AXEL TÖRNEMAN

(Persberg 1880 - 1925 Stockholm)

 
 

Model in Blue

Signed and dated lower left: Törneman./ 1915.

Oil on canvas

45 5/8 x 28 2/3 inches (116 x 73 cm)

Provenance:
Private collection, Sweden.

When Axel Törneman was 10 years old his family settled in Munich after having moved from Persberg and then to Stockholm. As a young man he enrolled in the Academy of Fine Arts in Munich, where he trained under the Russian master Anton Azbé and German Symbolist Franz von Stuck. These mentors were the first of many to inspire Törneman to develop a dynamic and international understanding of painting from an early age. Azbé was also the acclaimed teacher of Alexei Jawlensky and Wassily Kandinsky, and so the young Törneman was quickly exposed to the emerging styles and philosophies of groups such as Die Phalanx, founded by Kandinsky in 1901, and the Dachau Artist Colony.  

Törneman thereafter studied in Paris from 1902 to 1905, where he focused on color and the physicality of paint as championed by the Post-Impressionists. It was in these early years that Törneman developed an expressionistic style, distinguishing himself from the traditional conventions of the Swedish academic painters. When he returned home, he was invited by Emil Nolde to join Die Neue Künstlervereinigung, the artist group that would give birth to Kandinsky and Franz Marc’s famed Der Blaue Reiter. Törneman was the only Swede to which an invitation was extended.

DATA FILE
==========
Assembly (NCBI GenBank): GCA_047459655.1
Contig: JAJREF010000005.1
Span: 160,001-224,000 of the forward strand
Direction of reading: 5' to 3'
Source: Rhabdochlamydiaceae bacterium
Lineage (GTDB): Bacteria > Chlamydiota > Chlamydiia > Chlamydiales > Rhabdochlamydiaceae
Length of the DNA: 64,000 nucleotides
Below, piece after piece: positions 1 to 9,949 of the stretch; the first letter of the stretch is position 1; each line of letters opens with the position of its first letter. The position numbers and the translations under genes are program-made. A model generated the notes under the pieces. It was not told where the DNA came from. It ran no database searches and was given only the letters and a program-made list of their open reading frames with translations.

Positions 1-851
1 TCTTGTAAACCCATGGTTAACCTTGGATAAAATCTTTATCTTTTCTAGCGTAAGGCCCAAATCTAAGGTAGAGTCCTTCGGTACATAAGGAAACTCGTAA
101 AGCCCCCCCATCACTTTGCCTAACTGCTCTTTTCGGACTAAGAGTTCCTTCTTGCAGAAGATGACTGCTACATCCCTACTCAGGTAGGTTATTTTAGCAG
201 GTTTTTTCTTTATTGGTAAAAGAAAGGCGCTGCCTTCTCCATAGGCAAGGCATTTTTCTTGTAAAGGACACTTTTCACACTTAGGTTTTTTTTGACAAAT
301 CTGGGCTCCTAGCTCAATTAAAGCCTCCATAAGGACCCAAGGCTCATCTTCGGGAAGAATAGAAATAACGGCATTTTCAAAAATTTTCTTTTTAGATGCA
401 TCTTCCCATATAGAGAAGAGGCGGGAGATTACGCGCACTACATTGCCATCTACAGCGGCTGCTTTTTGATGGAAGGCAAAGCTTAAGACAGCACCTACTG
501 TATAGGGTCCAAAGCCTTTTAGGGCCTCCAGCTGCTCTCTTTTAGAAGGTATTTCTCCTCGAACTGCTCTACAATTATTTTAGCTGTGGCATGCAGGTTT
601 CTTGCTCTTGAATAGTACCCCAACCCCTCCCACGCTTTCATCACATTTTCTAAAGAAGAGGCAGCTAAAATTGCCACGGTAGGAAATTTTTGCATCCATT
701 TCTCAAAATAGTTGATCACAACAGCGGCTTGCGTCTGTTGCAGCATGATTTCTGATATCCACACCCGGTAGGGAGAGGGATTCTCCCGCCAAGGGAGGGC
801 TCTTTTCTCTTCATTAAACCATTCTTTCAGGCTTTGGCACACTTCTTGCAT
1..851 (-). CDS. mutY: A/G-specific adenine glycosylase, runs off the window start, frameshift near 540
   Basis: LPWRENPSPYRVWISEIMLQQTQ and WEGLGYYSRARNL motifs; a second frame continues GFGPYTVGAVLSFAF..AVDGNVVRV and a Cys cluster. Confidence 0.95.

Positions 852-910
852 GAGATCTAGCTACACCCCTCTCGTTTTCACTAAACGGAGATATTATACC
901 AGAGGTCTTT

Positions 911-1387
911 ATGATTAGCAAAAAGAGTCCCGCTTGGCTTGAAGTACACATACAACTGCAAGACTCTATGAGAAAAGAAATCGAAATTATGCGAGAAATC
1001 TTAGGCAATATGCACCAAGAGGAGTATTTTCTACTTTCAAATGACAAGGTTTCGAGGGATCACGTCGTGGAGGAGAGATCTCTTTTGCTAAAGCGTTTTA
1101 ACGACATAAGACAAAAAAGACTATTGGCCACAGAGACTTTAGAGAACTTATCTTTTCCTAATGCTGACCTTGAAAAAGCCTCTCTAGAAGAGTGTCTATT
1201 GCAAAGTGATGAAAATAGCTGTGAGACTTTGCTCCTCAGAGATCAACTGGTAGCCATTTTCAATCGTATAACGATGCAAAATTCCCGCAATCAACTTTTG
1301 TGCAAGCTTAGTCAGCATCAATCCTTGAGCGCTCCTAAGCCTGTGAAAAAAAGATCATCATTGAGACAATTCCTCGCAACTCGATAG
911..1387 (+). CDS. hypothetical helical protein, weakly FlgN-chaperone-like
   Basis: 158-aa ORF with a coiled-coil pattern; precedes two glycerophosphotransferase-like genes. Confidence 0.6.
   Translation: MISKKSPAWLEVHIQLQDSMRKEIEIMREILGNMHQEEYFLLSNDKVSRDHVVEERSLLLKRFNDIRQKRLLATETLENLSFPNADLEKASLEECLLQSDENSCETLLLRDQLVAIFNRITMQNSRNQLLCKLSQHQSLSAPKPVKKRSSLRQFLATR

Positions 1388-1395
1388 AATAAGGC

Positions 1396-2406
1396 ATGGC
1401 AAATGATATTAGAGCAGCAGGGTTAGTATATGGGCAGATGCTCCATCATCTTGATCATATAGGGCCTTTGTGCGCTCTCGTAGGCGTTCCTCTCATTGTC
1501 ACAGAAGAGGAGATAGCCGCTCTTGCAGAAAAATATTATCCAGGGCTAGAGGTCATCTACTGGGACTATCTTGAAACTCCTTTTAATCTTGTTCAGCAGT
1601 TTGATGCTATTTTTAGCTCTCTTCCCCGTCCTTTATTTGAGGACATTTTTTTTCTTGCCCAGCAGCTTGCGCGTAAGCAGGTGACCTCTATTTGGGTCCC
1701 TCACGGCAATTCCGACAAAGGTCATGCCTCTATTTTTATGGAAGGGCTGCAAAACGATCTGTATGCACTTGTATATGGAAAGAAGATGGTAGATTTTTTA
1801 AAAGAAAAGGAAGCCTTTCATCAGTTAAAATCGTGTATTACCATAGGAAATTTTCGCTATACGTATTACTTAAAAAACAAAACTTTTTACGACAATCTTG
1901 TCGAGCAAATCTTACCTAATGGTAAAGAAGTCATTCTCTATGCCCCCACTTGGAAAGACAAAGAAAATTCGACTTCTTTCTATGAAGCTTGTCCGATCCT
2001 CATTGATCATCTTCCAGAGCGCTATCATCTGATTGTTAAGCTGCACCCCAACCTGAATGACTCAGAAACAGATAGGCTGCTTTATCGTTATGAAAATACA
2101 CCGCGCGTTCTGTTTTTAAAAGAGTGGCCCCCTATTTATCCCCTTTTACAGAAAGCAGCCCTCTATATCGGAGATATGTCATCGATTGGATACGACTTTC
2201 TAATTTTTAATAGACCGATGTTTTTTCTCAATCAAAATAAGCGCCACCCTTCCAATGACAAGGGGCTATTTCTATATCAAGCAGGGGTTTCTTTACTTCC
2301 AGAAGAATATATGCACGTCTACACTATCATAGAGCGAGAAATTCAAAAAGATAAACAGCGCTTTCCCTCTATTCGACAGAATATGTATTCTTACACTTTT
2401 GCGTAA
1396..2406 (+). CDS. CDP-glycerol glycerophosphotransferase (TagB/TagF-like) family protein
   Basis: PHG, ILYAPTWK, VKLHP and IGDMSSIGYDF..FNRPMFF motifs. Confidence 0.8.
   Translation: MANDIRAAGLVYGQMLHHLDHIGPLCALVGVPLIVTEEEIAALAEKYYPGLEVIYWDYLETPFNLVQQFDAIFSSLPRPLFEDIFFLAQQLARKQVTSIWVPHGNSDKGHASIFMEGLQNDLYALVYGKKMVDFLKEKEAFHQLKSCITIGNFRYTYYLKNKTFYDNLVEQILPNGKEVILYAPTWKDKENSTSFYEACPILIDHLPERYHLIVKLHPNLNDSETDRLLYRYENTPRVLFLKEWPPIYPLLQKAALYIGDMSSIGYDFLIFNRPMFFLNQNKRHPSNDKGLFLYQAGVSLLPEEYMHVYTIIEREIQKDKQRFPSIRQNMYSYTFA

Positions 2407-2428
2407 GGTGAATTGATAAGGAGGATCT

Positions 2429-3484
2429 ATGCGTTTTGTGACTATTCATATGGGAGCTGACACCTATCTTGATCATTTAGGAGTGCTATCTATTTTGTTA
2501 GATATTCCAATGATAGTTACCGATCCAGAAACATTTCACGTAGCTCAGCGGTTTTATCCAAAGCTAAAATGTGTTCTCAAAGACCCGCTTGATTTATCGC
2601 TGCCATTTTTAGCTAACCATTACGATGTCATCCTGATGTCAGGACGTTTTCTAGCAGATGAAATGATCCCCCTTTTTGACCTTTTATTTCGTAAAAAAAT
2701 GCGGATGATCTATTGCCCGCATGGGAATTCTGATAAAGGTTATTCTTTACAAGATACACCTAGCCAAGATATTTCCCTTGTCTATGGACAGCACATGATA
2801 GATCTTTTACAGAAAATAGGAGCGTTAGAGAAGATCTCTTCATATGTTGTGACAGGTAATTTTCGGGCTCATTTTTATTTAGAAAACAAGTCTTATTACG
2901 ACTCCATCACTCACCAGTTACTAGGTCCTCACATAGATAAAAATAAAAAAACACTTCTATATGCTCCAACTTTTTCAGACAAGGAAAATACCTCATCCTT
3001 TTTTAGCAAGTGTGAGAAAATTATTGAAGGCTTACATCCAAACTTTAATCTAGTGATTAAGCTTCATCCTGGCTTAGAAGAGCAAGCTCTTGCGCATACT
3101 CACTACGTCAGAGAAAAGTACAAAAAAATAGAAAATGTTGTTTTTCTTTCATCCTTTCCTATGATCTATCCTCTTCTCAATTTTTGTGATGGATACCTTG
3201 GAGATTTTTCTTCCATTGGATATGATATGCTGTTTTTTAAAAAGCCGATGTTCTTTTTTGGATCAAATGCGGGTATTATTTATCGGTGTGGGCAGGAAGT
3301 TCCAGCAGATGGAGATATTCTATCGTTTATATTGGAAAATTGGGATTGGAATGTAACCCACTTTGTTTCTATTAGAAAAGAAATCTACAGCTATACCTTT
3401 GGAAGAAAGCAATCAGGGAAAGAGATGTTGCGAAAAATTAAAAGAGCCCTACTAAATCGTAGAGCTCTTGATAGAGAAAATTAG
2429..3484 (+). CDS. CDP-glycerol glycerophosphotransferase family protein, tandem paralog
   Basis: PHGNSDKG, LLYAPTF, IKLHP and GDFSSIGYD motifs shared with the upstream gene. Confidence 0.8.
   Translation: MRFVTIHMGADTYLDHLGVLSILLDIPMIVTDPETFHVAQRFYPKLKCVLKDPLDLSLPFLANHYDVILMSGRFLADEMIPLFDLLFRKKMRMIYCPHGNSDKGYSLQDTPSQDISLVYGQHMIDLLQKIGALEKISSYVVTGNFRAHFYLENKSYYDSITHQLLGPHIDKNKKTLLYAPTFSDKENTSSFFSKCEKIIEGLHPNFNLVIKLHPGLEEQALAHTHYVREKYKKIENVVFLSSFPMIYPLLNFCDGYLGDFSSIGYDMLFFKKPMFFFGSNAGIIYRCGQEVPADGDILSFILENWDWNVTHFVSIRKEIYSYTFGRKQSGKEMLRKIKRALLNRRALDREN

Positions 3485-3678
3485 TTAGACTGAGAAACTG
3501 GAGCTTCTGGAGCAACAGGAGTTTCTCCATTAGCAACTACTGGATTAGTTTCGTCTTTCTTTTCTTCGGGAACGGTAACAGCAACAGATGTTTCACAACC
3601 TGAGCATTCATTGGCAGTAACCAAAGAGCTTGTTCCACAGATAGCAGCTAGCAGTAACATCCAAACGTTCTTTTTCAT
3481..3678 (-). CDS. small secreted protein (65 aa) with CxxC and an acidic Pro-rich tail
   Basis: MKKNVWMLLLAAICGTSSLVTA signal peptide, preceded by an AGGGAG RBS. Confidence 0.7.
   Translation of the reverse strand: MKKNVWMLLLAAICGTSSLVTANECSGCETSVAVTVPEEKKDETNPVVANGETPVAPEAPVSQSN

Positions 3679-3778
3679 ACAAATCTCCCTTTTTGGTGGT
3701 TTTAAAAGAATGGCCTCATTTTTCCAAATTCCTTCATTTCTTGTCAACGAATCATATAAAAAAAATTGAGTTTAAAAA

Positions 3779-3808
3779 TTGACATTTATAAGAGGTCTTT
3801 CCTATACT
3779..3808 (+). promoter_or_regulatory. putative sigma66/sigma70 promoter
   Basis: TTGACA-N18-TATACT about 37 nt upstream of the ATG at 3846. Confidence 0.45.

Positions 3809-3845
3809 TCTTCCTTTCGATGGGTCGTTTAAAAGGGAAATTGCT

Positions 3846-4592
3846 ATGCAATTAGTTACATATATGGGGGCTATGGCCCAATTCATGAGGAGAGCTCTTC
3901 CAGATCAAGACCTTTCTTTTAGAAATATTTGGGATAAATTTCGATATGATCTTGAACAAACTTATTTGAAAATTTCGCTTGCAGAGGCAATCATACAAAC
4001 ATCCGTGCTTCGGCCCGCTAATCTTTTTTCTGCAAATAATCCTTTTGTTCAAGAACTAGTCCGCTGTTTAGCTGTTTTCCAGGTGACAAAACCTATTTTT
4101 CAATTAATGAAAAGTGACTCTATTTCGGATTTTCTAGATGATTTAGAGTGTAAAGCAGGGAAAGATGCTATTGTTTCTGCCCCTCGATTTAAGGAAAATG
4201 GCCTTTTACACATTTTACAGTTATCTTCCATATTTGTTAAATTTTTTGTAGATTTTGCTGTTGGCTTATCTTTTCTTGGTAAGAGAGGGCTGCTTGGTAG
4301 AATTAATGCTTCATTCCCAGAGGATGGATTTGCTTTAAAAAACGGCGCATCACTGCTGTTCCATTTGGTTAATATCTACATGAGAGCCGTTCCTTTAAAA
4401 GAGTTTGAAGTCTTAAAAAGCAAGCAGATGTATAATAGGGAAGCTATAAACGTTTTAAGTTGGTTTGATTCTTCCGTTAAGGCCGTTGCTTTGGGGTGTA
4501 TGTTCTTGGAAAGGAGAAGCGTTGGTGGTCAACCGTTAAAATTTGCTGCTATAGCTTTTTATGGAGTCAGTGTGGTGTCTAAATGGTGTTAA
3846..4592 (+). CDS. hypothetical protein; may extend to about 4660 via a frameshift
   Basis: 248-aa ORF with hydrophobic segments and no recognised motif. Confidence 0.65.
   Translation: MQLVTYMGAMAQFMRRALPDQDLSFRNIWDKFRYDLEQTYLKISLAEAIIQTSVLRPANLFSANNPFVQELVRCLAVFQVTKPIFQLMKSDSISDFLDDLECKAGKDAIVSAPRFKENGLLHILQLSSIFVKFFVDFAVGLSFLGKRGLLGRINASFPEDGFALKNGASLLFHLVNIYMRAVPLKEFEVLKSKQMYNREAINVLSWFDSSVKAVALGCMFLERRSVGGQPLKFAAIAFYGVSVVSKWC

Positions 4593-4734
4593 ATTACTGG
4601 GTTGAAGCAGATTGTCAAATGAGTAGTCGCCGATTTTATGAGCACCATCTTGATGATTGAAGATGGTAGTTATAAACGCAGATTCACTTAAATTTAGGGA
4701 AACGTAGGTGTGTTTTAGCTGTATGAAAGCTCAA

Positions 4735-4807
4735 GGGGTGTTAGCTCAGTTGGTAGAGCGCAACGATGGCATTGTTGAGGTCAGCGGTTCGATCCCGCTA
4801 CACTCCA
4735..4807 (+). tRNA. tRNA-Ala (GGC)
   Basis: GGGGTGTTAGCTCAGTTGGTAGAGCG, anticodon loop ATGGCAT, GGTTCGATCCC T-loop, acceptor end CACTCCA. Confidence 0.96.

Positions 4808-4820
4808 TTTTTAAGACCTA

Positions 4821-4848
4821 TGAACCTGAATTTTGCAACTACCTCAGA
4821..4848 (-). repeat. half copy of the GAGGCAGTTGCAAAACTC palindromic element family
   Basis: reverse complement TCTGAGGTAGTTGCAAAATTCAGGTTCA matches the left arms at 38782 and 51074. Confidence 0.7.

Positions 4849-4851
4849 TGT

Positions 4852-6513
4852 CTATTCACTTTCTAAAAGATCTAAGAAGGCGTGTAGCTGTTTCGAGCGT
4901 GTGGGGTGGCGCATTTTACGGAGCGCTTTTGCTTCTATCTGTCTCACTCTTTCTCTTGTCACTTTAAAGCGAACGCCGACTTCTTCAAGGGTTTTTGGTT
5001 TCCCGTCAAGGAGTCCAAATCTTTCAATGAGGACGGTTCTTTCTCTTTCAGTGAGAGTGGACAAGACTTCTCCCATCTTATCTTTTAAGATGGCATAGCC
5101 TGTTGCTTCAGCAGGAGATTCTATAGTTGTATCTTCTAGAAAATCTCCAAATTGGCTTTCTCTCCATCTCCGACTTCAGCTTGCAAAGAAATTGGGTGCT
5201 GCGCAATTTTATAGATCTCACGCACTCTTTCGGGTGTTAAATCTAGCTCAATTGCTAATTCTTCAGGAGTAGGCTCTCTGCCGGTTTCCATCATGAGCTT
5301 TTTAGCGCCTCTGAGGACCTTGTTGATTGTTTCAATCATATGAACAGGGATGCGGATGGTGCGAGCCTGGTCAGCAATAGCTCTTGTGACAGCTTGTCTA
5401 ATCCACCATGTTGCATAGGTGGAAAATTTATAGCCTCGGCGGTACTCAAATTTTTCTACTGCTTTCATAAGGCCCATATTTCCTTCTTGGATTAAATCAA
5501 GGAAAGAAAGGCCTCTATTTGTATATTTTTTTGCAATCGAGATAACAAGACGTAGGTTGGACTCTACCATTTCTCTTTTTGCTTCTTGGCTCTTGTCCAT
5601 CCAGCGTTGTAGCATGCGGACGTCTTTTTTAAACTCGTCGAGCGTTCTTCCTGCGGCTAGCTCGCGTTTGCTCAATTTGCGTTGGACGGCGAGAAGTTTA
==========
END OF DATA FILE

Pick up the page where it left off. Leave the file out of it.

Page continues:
Having established his own unique artistic voice within the schools of Munich and Paris, Törneman rose to significance in his native Sweden and was recruited for large-scale commissions, notably important ceiling murals. These projects led him to Italy in 1912 to study frescoes and mosaics in preparation. It is unsurprising that Törneman became interested in the Italian Futurist movement, which emphasized the power of strong color and line to suggest speed, capturing abstract concepts in visual representation.

In his short but prolific lifetime, Axel Törneman came to embody the driving force of Swedish Modernism at the turn of the 20th century. He died at the age of 45 from an internal bleed due to complications from a persistent ulcer. Töreman was an intense and passionate man, self-aware of his tendency to paint obsessively, shutting himself away from the outside world.  

The current painting exemplifies the artist’s ability to achieve dynamism and emotion through use of bold colors and textures. With a gradient of blue and a sparse but effective use of contrasting yellow tones, the model emerges from an abstract background. Sweeping outlines define her long curves from the darkness behind her, while short, quickly executed brushstrokes of light model her body. Törneman creates a tension between three-dimensionality and flatness within the same painting. Model in Blue reflects a number of influences on the artist’s style, but most overt is his commitment to the color blue. In Kandinsky’s seminal 1911 text Concerning the Spiritual in Art, he declares blue to be the color of spirituality, embodying the human desire to achieve “the eternal.”